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Dream ActivistJust over five years ago, President Obama announced the Deferred Action for Childhood Arrivals (DACA) program, which allowed certain undocumented immigrants who had been brought to the United States as children to remain here. The idea behind the program was that people brought here as children, who had no say in the matter, and who have demonstrated commitment to certain ideals deemed particularly American, should be allowed to remain in the country they call home. The creation of DACA occurred after Congress had failed multiple times to pass legislation addressing this issue, known as the DREAM Act. Since DACA began in 2012, around 800,000 people have benefited. In early September 2017, however, the new White House administration announced plans to terminate the program. This would leave hundreds of thousands of people vulnerable to loss of work authorization and possible deportation. Multiple states have filed suit to challenge the termination of the program, and they have been joined by a group of DACA beneficiaries in Garcia, et al. v. United States, et al., No. 3:17-cv-05380, complaint (N.D. Cal., Sep. 18, 2017).

President Obama first announced DACA on June 15, 2012. At that time, Congress had considered but not enacted the Development, Relief, and Education for Alien Minors (DREAM) Act three times. In order to qualify for DACA protection, applicants had to have entered the U.S. as children and have been present in this country for at least five years. They must not have a felony criminal record, and they must have either attended college or served in the U.S. military. DACA status was initially valid for two years, and it has been subject to renewal several times. DACA beneficiaries are also eligible for work authorization.

On September 5, 2017, the White House announced that it would end the DACA program after a six-month period. The announcement included a request to Congress to enact legislation making DACA protections a formal part of federal immigration law. Senator Richard Durbin (D-IL) re-introduced the DREAM Act shortly afterwards, but if Congress does not act by March 2018, hundreds of thousands of DACA recipients—often known as “Dreamers”—could face deportation.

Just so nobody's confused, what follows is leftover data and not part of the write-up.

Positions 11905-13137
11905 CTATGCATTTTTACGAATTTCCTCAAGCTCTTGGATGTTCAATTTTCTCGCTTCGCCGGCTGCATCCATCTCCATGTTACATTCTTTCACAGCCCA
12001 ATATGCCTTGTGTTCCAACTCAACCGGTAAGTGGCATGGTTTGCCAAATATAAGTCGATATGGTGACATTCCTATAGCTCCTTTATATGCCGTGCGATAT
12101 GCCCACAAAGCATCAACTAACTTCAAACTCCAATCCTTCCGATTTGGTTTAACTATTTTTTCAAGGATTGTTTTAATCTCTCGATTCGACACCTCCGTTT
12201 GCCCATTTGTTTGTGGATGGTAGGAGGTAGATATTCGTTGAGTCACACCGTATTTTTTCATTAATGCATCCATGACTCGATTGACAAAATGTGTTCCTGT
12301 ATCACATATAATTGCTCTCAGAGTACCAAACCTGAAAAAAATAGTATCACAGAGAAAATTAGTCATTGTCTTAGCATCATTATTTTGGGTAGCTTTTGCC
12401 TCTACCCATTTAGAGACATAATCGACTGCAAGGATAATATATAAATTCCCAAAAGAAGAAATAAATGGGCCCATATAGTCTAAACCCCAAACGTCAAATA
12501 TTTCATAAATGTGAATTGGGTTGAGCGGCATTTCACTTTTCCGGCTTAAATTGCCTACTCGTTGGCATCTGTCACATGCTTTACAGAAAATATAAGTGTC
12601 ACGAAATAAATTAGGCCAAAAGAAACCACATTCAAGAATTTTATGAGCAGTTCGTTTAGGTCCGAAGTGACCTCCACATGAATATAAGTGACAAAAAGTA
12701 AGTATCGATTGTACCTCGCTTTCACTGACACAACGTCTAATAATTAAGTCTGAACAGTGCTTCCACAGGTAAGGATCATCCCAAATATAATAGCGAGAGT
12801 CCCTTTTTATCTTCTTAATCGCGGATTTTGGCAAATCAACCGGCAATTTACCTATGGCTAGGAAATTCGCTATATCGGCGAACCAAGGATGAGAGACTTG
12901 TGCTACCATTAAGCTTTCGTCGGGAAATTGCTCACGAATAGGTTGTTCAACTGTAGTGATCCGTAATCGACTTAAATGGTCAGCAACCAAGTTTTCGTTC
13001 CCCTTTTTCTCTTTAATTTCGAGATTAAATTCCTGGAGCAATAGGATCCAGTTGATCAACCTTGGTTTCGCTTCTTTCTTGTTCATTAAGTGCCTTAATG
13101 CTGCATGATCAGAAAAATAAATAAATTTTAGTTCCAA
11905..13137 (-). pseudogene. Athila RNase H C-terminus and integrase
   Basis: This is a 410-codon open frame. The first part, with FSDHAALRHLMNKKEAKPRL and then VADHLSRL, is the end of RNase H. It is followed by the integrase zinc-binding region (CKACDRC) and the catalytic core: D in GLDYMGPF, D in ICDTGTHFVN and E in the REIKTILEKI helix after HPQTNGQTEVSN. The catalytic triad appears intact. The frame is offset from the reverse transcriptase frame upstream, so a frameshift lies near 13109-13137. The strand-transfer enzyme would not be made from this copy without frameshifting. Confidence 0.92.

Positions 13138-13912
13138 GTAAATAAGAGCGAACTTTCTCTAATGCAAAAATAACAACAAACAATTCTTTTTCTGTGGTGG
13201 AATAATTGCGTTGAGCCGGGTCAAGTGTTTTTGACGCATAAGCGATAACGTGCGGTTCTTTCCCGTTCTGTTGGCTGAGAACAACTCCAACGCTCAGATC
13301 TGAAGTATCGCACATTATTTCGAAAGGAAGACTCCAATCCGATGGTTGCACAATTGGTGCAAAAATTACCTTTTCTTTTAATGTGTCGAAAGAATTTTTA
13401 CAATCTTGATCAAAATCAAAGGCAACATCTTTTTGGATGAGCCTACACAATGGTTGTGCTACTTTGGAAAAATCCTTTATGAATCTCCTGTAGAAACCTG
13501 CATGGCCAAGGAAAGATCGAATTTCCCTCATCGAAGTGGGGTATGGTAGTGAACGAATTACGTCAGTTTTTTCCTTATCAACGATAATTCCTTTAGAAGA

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INS SealImmigration law in the United States involves a complicated set of laws and regulations, which are administered and enforced by agencies spread across several Cabinet-level departments of the federal government. The immigration system covers two main areas:  benefits and enforcement. While our law practice focuses on immigration benefits, namely immigrant and nonimmigrant visa petitions and applications to adjust status to permanent resident, everything in this system is connected, however distantly. The New Jersey immigration system, according to various studies, is particularly beset with problems, including massive case backlogs. It is useful to look at the entire process, from petitions to removals, since careful and thorough preparation during the petition part of the process can help prevent any contact with other parts of the system.

The Immigration and Nationality Act (INA), 8 U.S.C. § 1101 et seq., is the country’s primary immigration statute. Prior to 2003, administration of the “benefits” part of the law was split between the Department of State (DOS) and the Department of Justice (DOJ). People seeking visas outside the U.S. applied at U.S. embassies and consulates operated by the DOS. Petitions and applications filed within the U.S. went through a DOJ agency that no longer exists, the Immigration and Naturalization Service (INS). The Homeland Security Act (HSA) of 2002 moved the INS to the newly created Department of Homeland Security (DHS), and it divided its responsibilities among several new agencies. It created U.S. Citizenship and Immigration Services (USCIS) to process immigration petitions and applications.

The enforcement side of the INA involved multiple DOJ agencies before 2003. The INS and the Border Patrol handled investigations of suspected immigration violations, and the INS represented the government in court proceedings seeking removal. Another DOJ agency, the Executive Office for Immigration Review (EOIR), operated a system of courts that heard removal cases and a Board of Immigration Appeals (BIA) to review those courts’ rulings. The HSA kept the the EOIR where it is but moved the enforcement functions of the INS and Border Patrol to two DHS agencies:  Immigration and Customs Enforcement (ICE) and Customs and Border Protection (CBP). The officers who enforce immigration law and the attorneys who represent the government in immigration court now work for the DHS, while the immigration court judges still work for the DOJ.

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BosniaImmigrants to the United States can become citizens through the process of naturalization, and unlike natural-born citizens, it is possible for them to lose citizenship. The Immigration and Nationality Act (INA) states that a conviction for unlawfully obtaining citizenship can result in the loss of naturalization, but it does not define the scope of the government’s power under this provision. The U.S. Supreme Court ruled earlier this year that the government cannot revoke a person’s naturalization unless the fraudulent statement or action that led to the conviction was materially related to the approval of the naturalization petition. Maslenjak v. United States, 582 US ___ (2017).